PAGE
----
Norton, Massachusetts: Currently at Wheaton College in Massachusetts there is a room full of 18 college age students spending a week of their summers from May 22nd to May 26th at the second ever Meaning Makers Social Entrepreneurship Boot Camp held by the Global Center for Social Entrepreneurship Network (GCSEN).
These 18 peers, both genders equally represented, are learning how to make sustainable social impact with their truly innovative ventures. The breadth of these ideas would astound you and amongst GCSEN’s students there are budding entrepreneurs focused on: reducing bullying rates in schools, teaching how to best implement technology in schools, making beauty products less harmful on skin, providing stress relief for Syrian refugees and so many more awe-inspiring passions.
The GCSEN Foundation is a ground-breaking program sponsored by the Diana Davis Spencer Foundation. Diana Davis Spencer is a visionary philanthropist and Wheaton College class of ’60 alumnae who saw the transformative power of teaching college students how to start their own social enterprises. The Meaning Makers Boot Camp is designed to inspire, teach, and support college students. These students are experiencing the importance of social entrepreneurship and learning key methods and frameworks used for actualizing their visions of helping move the world to a better place.
To do this they will focus on creating a “4P-Impact©” people, profit, planet, and place. GCSEN does this by teaching students to think both globally and locally when considering how to make a change.
The President of Wheaton College, Dennis Hanno, one of America’s most innovative and effective college presidents, understands the power of the GCSEN model for change and the power of a 4P-Impact focus for millennial students. He established Wheaton College as GCSEN’s national pilot campus. In President Hanno’s words, “I believe that innovative social entrepreneurs can create the kind of change we need now to address the critical problems we are facing. Wheaton has chosen to work with GCSEN so that our students can develop the confidence and skills needed to become true change makers.”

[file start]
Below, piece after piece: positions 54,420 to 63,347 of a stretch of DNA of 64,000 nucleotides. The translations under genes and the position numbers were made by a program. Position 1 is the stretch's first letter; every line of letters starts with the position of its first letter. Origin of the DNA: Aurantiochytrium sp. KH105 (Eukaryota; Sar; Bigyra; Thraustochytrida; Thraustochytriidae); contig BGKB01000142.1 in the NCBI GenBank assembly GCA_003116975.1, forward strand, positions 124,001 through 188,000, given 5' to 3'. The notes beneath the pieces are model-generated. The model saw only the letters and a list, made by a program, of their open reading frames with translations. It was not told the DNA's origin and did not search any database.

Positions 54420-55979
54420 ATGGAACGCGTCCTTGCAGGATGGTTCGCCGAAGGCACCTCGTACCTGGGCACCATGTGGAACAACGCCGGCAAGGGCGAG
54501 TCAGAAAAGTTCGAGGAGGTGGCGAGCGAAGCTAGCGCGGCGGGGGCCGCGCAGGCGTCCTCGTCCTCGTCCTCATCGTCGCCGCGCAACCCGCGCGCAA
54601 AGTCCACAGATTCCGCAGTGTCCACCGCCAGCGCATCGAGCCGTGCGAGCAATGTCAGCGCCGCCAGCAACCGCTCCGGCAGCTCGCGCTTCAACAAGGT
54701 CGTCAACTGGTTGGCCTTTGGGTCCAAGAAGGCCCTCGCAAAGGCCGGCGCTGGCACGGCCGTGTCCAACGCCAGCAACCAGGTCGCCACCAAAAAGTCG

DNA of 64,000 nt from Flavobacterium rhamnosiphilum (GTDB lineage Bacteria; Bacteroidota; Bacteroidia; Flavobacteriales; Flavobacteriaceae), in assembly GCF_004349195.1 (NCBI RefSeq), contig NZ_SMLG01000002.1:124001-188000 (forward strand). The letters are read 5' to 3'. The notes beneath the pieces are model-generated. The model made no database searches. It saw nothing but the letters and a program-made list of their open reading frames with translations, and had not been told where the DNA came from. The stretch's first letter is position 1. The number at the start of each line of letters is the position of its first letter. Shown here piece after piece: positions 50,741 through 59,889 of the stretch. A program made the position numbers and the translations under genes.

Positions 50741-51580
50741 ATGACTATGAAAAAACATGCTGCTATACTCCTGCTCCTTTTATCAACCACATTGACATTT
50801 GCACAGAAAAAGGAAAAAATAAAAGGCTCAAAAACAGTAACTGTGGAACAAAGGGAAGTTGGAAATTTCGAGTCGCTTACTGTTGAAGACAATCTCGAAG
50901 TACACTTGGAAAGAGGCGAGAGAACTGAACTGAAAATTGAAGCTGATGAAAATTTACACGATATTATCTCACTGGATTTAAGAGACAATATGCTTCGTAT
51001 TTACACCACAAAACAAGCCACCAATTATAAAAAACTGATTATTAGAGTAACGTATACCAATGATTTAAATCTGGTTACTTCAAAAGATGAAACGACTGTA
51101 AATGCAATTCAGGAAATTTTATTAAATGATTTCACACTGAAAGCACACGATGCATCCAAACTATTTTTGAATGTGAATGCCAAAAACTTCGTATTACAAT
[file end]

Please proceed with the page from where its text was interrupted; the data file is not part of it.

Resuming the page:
Wheaton is committed to creating opportunities and hiring former students like Luke O’Neill creative writing major and graduate of the Meaning Maker Boot Camp ’16. He has his own business called Wolf and Tiger Games that is in the development process creating a Tabletop Role-Playing game thanks to the teaching of GCSEN foundation.
He came to the Meaning Makers Boot Camp a year ago with an idea to start a board and role-playing game company with my friend. He had the belief that by focusing on physical games, together they could move people away from their digital screen isolation and depression. By the end of the boot camp he left with a plan to create our tabletop role-playing game.
He and his business partner, Deen Naji, will use the game as a platform to work with community centers and engage people through games and help reduce stress and anxiety levels across the country. Deen Naji had previously used role-playing games as a way to overcome depression. Both Luke and Deen want to spread that relief to those who are suffering.